…Welcome to the Job Support Scheme 

Driven by a spike in coronavirus cases across the UK, the new Job Support Scheme has been introduced by the Chancellor.

 

  1. What is it?
  • The Job Support Scheme is designed to protect viable jobs in businesses who are facing lower demand over the winter months due to Covid-19, to help keep their employees attached to the workforce;
  • The company will continue to pay its employee for time worked, but the burden of hours not worked will be split between the employer and the Government (through wage support) and the employee (through a wage reduction), and the employee will keep their job;
    • The Government will pay a third of hours not worked up to a cap, with the employer also contributing a third;
    • This will ensure employees earn a minimum of 77% of their normal wages, where the Government contribution has not been capped.
  • The scheme will open on 1 November 2020 and run for 6 months, until April 2021.
  • Further guidance will be published shortly.

 

  1. Who is eligible?
  • Employers
    • All employers with a UK bank account and UK PAYE schemes can claim the grant.
    • Neither the employer nor the employee needs to have previously used the Coronavirus Job Retention Scheme.
    • There will be no financial assessment test for small and medium enterprises (SMEs).
  • Employees
    • Employees must be on an employer’s PAYE payroll on or before 23 September 2020.
    • This means a Real Time Information (RTI) submission notifying payment to that employee to HMRC must have been made on or before 23 September 2020;
    • In order to support viable jobs, for the first three months of the scheme the employee must work at least 33% of their usual hours; after 3 months, the Government will consider whether to increase this minimum hours threshold.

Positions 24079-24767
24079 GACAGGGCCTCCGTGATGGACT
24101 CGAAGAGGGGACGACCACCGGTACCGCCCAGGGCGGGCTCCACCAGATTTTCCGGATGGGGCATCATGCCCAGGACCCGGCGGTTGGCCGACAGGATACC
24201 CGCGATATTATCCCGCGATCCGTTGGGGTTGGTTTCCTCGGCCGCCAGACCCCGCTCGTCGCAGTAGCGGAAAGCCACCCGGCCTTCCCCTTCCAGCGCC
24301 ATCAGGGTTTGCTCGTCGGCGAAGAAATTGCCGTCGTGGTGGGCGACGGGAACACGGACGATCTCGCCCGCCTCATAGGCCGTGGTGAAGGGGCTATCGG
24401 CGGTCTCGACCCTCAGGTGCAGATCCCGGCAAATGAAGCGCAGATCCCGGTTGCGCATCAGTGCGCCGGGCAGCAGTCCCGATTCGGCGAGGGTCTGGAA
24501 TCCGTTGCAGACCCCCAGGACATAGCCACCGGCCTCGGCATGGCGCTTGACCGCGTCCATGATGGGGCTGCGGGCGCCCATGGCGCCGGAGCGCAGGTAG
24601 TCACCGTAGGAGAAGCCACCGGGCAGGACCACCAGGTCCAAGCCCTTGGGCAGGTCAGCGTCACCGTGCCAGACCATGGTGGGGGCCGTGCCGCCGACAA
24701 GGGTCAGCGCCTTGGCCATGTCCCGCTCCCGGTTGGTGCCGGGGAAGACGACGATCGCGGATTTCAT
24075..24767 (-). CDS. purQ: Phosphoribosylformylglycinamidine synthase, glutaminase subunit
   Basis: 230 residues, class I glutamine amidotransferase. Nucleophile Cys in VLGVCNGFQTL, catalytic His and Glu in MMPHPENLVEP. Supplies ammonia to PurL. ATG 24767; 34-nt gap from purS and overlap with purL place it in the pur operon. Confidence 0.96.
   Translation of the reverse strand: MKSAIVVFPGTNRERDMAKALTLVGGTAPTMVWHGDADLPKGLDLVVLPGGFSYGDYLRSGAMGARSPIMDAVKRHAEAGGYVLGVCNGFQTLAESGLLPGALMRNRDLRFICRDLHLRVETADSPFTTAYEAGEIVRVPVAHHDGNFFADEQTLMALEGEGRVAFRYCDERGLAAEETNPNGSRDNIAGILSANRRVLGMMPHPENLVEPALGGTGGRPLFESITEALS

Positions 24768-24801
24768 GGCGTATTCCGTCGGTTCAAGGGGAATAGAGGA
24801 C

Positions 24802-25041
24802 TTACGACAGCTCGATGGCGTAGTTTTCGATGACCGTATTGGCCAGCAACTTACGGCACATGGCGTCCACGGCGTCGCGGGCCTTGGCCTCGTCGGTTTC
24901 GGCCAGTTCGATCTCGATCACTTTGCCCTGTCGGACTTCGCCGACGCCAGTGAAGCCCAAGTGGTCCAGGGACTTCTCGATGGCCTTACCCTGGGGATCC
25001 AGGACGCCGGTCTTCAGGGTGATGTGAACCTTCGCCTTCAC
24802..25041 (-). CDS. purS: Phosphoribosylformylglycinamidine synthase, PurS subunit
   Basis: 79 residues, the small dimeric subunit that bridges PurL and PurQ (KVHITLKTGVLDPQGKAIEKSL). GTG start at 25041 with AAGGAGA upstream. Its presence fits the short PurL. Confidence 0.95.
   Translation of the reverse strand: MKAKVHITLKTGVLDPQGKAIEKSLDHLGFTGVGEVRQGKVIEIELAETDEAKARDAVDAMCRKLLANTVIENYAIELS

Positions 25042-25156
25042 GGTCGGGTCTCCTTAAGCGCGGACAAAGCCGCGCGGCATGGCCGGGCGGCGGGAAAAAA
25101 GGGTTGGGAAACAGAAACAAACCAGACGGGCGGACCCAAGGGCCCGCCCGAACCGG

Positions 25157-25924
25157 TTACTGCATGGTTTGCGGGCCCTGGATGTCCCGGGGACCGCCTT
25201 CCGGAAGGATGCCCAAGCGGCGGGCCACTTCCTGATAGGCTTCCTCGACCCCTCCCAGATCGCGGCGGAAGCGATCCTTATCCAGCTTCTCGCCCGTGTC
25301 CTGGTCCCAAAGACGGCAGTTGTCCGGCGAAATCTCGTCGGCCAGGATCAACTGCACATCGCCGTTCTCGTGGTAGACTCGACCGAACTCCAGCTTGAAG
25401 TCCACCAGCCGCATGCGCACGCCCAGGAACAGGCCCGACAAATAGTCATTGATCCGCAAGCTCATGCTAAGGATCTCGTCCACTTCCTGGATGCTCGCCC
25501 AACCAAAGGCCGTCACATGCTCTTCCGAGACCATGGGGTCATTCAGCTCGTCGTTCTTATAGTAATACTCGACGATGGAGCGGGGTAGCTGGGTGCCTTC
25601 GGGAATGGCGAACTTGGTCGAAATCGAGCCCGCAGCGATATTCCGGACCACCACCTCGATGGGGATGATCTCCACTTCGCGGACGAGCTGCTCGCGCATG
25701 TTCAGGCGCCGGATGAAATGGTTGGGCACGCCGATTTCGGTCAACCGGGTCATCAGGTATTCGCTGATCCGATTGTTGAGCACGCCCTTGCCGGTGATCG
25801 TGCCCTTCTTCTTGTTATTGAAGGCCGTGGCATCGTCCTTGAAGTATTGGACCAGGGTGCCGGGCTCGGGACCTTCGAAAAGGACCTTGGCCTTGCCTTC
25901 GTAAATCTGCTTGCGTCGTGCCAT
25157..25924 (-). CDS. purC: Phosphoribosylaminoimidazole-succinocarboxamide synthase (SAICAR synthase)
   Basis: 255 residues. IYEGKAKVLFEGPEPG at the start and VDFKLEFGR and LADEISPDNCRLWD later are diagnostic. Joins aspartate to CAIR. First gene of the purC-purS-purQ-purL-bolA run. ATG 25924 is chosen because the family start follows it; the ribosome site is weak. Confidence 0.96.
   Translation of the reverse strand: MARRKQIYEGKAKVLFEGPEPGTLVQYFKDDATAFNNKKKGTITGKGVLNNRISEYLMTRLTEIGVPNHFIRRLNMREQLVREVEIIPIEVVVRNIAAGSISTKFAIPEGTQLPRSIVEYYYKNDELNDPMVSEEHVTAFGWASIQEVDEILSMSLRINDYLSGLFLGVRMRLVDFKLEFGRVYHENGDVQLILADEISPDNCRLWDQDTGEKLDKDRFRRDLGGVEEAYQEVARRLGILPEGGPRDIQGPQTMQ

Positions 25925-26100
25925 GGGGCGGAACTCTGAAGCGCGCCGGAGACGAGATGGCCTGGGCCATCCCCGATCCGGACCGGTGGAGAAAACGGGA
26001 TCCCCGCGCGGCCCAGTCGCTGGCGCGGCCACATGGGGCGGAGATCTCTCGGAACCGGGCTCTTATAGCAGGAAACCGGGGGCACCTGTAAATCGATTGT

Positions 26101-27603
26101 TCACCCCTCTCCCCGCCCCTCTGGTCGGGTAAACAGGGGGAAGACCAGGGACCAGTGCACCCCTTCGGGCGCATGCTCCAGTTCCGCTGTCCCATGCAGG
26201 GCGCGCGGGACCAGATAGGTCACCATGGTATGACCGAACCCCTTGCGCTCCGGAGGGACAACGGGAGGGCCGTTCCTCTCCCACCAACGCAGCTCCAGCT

• Employees will be able to cycle on and off the scheme and do not have to be working the same pattern each month, but each short-time working arrangement must cover a minimum period of seven day

 

  1. What does the grant cover?
    • For every hour not worked by the employee, both the Government and employer will pay a third each of the usual hourly wage for that employee.
    • The Government contribution will be capped at £697.92 a month.
    • The grant will not cover Class 1 employer NICs or pension contributions, although these contributions will remain payable by the employer.
    • “Usual wages” calculations will follow a similar methodology as for the Coronavirus Job Retention Scheme.
    • Employees who have previously been furloughed, will have their underlying usual pay and/or hours used to calculate usual wages, not the amount they were paid whilst on furlough.
    • Employers must pay employees their contracted wages for hours worked, and the Government and employer contributions for hours not worked.

  

  1. What does it mean to be on reduced hours?
    • The employee must be working at least 33% of their usual hours.
    • For the time worked, employees must be paid their normal contracted wage.
    • For time not worked, the employee will be paid up to two-thirds of their usual wage.
    • Employees cannot be made redundant or put on notice of redundancy during the period within which their employer is claiming the grant for that employee.

 

  1. How can I claim?
    • The scheme will be open from 1 November 2020 to the end of April 2021.
    • Employers will be able to make a claim online from December 2020 on a monthly basis.
    • Grants will be payable in arrears meaning that a claim can only be submitted in respect of a given pay period, after payment to the employee has been made and that payment has been reported to HMRC via an RTI return.

 

  1. HMRC checks
    • HMRC will check claims.
    • Payments may be withheld or need to be paid back if a claim is found to be fraudulent or based on incorrect information.
    • Employers must agree the new short-time working arrangements with their staff, make any changes to the employment contract by agreement, and notify the employee in writing. This agreement must be made available to HMRC on request.

 

Barrons has put together a helpful guide to running your business during the coronavirus crisis.